The $10 billion check written at the very last moment by Abu Dhabi, which has a sovereign wealth fund estimated to be worth $400 billion to $800 billion, enabled Dubai to avoid a humiliating default on a $4 billion sukuks (Islamic bond) that was to come due in a matter of hours. The transaction allowed the state-owned Dubai World’s property firm, Nakheel, to repay its immediate debt obligations. But what are the implications for Nakheel bondholders who have holdings in Nakheel’s sukuks due 2010 and 2011. JP Morgan (JPM) offer their initial thoughts on Dubai’s bailout and Nakheel’s bond prospects.
- We believe that Nakheel’s sukuks due 2010 and 2011 are not out of the woods as the Dubai government seems to be limiting immediate financial support primarily to trade creditors and sukuks due 2009. We would be cautious on going long these notes at current levels (price of sukuks due 2011 now around 70). These notes have no guarantees from Dubai World, estimated liquidity at Nakheel on a stand-alone basis is very weak, and real estate asset values will likely take a long time to recover.
- The Dubai government is seen limiting immediate support to repaying Nakheel 2009 sukuks and trade creditors; support for remaining creditors (Nakheel sukuks 2010 and 2011, Nakheel’s estimated bank debt of $2.7bn, and Dubai World’s estimated bank debt that is being restructured of $17.4bn) depends upon creditors agreeing to a standstill.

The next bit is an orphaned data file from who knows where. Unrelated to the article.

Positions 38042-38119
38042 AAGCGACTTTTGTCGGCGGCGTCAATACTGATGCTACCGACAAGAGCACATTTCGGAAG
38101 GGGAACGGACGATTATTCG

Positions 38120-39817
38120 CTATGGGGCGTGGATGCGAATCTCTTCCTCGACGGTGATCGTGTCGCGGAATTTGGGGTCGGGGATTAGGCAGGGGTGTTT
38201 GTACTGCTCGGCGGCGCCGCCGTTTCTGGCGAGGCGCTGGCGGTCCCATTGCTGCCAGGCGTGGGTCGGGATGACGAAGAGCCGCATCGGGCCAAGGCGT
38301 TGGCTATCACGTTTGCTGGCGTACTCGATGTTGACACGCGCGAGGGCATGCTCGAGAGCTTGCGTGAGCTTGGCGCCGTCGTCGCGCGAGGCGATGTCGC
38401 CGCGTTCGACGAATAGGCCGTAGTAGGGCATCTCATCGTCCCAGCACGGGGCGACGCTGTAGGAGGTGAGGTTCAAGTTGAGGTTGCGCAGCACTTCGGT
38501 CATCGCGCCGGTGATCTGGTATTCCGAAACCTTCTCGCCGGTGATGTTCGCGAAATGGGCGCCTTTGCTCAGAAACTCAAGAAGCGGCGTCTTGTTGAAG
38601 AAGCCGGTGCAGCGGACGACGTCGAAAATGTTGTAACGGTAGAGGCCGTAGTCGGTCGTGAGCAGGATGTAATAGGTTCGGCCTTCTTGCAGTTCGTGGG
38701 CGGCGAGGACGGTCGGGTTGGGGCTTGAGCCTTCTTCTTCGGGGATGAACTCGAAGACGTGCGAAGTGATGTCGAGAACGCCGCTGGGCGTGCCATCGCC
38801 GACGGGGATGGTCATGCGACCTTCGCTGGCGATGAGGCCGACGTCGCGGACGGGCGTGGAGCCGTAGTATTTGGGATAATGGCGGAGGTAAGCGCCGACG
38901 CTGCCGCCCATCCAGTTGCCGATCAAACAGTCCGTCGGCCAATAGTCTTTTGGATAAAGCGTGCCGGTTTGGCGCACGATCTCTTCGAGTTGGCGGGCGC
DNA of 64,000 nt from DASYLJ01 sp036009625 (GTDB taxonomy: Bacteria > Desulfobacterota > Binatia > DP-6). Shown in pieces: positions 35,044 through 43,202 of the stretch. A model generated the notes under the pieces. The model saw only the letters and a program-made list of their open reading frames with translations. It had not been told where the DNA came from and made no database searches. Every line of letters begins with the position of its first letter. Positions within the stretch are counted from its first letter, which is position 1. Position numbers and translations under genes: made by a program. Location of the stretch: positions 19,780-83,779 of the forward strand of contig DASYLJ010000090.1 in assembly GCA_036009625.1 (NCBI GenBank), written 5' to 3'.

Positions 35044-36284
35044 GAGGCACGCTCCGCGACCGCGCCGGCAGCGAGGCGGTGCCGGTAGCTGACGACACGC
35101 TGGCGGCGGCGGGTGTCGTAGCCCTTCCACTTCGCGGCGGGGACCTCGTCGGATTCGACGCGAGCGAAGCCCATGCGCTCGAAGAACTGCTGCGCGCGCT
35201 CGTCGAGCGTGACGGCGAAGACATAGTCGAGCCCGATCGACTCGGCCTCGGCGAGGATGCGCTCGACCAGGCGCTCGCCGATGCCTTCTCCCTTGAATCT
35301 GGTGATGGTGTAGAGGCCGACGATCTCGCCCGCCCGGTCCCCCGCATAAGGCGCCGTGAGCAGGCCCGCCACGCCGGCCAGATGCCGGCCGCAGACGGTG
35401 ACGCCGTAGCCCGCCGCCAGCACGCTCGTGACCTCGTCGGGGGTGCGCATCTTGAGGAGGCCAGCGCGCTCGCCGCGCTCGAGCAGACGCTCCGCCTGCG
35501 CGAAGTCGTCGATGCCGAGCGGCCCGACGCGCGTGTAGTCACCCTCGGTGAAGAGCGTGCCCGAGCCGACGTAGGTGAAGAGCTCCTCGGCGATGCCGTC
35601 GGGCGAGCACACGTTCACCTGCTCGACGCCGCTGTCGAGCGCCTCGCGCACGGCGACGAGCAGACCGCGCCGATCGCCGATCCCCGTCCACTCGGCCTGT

- Nakheel’s total trade payables (accruals, trade payables, retention payables) at the end of June 2009 are estimated to be in the range of $4-5bn. We are not sure how much of this gets paid off in the near term, but not much is likely to be left of the $10bn injection after paying off the Nakheel’s 2009 sukuks and these payables. We estimate that Nakheel is generating very limited amount of operating cash flow on its own.
- The Dubai government will also announce a reorganization law today which will be available to Dubai World’s (DW) creditors if they cannot voluntarily agree on restructuring parameters. Again, this may imply that the government would like to limit further cash injections into DW and Nakheel (beyond the $10bn just announced).
- Recourse to any newly enacted reorganization law may not necessarily be positive for Nakheel-level creditors. After all, even if creditors end up owning Nakheel’s assets and equity, their ability to monetize either the equity or the real estate assets is likely very limited in the near to medium term.